I have this little ritual. I don’t know about you but my favorite meal of the day is breakfast. After a great morning workout, I love going to diners with great coffee and enjoying whatever style of eggs meets my fancy that day. I catch up on reading some emails, responding to a text, or skimming the paper while over-hearing morning chit-chat of my fellow diners. I enjoy this little morning ritual whenever I can.
But I also have another motivation I was looking to satisfy this morning. I always keep my eye out for an older woman dining alone. They are usually sitting at a table rather than at the counter. I wonder what is going on in her mind. She always seems to have a solemn face. Perhaps this diner was a favorite breakfast stop for her and her late husband. Maybe she is just looking for some human interaction from what has now become a lonely life waiting patiently for the next visit from out-of-state kids or grandchildren. I imagine my mother, whom I lost last year to cancer, sitting alone in a diner like this, feeling lonely. It breaks my heart.
I have been in the retirement business for almost three decades, so I know a thing or two about retirement statistics. I understand that most women, on average, are four years younger than their husbands, and their life expectancy is four years longer. That simple math tells us that she will spend the last eight years of her life without her spouse, partner, and best friend. I not only know this from reading the stats but have seen this in my retirement planning practice first-hand. I also did community work in a nursing home in high school and remembered naively saying, “Wow, this place is 90% full of old ladies? Where are all the old guys?” The nurse on the shift day said, “they don’t last as long.”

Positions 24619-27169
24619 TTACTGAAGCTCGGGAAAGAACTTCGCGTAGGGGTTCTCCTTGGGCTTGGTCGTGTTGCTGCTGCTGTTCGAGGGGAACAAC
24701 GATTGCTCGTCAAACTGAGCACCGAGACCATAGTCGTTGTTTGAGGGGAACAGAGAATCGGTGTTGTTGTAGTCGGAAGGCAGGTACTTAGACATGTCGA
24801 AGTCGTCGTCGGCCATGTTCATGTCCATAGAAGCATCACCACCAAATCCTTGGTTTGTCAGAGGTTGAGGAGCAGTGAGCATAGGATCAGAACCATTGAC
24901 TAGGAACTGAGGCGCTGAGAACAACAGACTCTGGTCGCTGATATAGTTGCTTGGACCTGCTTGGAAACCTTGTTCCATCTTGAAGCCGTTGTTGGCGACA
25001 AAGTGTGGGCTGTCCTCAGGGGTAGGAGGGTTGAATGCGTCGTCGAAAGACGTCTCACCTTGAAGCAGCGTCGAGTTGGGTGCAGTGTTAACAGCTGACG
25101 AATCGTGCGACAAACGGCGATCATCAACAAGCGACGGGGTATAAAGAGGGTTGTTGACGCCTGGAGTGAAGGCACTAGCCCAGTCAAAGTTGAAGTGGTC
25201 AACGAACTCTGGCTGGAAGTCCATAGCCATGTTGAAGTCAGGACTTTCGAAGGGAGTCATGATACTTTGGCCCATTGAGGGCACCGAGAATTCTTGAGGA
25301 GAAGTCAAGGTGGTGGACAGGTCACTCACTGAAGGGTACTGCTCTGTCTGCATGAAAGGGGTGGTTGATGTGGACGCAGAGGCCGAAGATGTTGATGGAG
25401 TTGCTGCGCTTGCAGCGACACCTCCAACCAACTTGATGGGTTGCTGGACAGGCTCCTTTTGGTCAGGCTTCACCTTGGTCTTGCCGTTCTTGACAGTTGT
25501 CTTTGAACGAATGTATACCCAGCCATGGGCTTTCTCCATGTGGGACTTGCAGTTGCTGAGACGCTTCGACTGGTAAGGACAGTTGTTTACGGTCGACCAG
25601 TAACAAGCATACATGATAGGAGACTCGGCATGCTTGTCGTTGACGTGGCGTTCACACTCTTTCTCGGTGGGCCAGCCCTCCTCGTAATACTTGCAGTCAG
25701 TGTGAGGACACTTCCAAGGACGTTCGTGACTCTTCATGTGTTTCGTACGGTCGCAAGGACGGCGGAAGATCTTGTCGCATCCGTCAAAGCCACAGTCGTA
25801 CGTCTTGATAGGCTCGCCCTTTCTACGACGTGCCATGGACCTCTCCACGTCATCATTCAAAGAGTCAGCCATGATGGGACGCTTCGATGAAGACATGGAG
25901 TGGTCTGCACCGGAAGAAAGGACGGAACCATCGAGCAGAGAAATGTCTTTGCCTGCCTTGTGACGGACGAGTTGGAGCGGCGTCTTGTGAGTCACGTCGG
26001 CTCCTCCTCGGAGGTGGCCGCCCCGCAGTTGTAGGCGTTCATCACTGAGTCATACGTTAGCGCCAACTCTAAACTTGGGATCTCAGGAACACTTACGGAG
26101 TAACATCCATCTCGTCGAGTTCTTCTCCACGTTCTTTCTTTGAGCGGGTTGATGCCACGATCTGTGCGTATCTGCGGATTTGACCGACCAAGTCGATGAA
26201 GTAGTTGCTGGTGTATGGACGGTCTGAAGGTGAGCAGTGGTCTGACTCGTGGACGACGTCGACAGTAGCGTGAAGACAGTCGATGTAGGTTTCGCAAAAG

It is also a fact that when she lost her spouse, she likely also faced a reduction or loss of social security or pension and will probably have to pay someone to do those home fix-it projects that her husband always handled. Maybe there are also medical, or nursing home bills left unpaid. So now, money may be tighter than ever. I wonder, did they plan their finances? Does she know how to handle money? Did he have life insurance? Did they save and invest enough? The statics, unfortunately, say - likely no.
So, back to the diner. I was able to satisfy my motivation this morning when I motioned to the waitress to come over so I could tell her I wanted to buy that woman her breakfast, but I didn’t want her to know it was me. I have done this many times and usually get that, “oh, that’s so nice of you look of approval.” But other than that, I can’t get any browning points from the lady diner. Because as a great man once said, “giving a gift and expecting something in return is more like a transaction.” All I can receive in return is the satisfaction of knowing I did a small but nice thing for someone I didn’t know.
So, keep your eye out for a lonely older woman at the diner so you can anonymously buy her breakfast. It will help make her day a little better and warm your soul.